I read this week that Juicero is going out of business. If you are not one of the cool kids you might not be aware that this is the company that made a $700 juicer, later reduced to the bargain price of $400.
In this case, you might be interested to know that Silicon Valley invested $119 million in this juicer with latches that “support 16,000 pounds of force”, I presume in case Godzilla tries to steal your juice.
I don’t feel any particular schadenfrude over their demise. From what I read, the founder seems a decent enough guy and any start-up requires a leap of faith and a crazy number of hours. (It’s Labor Day and so far, for me, it’s been a 13-hour workday and counting.)
A half-dozen companies have gone under to the tune of a combined $1.2 billion, including yik-yak – basically twitter for people within 5 miles of you, Luxe on-demand valet parking app, beepi phone app for selling used cars, Jawbone – devices for tracking how fit you are, Quixey ( a search engine for apps that raised $130 million) and Sprig meal delivery service (raised $56 million).
Here’s where I have to raise some questions for investors – we have been told by several investors that they are looking for a 10x return and educational technology is not it. (Not all investors have said that and major props, hugs and kisses to our investors).
We have come this far on less than 2% of the investment in those failed companies. When I read this, I can only shake my head and imagine the amazing games we could make for $50 million.
My advice to investors, from comedian, Jim Carey
Carey said his father was a very funny guy and could have been a comedian, but decided to take the safe route and work at a corporate job he hated. After a dozen years, the company folded, his dad lost his job and the family lost everything. The lesson Carey said he learned was that you could fail at something you didn’t love, so you might as well do what you love.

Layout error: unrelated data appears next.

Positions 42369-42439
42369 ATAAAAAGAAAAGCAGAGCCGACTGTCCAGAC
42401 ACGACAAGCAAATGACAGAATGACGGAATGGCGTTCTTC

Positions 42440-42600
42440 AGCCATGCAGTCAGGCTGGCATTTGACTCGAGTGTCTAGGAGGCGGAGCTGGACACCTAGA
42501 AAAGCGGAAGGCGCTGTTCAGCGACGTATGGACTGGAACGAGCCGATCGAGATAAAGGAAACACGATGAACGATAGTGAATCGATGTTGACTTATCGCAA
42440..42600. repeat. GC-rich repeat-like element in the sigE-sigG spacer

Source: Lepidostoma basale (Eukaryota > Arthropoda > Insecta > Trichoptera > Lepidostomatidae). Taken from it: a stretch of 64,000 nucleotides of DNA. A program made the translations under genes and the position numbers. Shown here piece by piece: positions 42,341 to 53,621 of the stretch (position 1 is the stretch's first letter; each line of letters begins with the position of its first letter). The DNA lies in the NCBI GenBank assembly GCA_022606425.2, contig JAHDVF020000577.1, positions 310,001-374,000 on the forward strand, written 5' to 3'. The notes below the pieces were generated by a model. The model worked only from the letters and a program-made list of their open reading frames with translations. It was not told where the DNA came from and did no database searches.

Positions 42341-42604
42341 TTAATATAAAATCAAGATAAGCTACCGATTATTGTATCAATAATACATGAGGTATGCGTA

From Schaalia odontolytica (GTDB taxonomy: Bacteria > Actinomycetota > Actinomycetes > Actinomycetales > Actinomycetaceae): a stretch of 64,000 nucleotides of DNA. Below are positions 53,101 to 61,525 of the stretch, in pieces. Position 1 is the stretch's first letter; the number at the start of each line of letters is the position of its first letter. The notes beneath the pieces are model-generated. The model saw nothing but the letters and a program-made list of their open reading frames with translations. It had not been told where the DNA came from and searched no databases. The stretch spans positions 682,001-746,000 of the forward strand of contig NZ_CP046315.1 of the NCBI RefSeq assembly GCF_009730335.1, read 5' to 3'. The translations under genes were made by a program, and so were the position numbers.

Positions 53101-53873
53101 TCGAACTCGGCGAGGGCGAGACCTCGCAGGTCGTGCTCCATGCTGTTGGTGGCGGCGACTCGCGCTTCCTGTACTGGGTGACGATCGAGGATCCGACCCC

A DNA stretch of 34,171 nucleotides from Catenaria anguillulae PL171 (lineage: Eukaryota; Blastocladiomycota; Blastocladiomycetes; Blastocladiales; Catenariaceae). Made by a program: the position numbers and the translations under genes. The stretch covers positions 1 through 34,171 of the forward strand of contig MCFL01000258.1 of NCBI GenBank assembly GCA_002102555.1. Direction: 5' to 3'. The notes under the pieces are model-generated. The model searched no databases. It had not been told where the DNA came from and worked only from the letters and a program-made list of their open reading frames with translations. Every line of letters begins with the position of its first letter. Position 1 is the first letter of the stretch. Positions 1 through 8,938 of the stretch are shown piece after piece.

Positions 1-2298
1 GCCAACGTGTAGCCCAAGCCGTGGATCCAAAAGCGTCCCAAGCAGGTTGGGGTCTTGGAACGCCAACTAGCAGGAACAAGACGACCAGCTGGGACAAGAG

So here is my suggestion to investors,
“You may lose millions of dollars on a luxury juicer or an app to make parking easier for people with extra income, or you could really make the world a better place by funding software that teaches kids math, that is available in both Spanish and English, that could serve both the U.S. and a lot less affluent countries. Possibly, it could make you a lot of money.”
I’m not saying investors don’t need to do their due diligence, or that chocolate broccoli , whale sweaters or a new operating system invented by Homer Simpson is just as likely to go under as a $700 juicer. What I am saying is that you are taking a risk on companies that at best are going to make life a little easier for those who already have it pretty soft. Why not take that same risk on really changing the world?
P.S. If you aren’t an investor and don’t have an extra $10,000 or $500,000 to invest, you can always back us on Kickstarter for as little as $1, and you’re guaranteed to get a return of at least a game, and maybe much more depending on how much you pledge.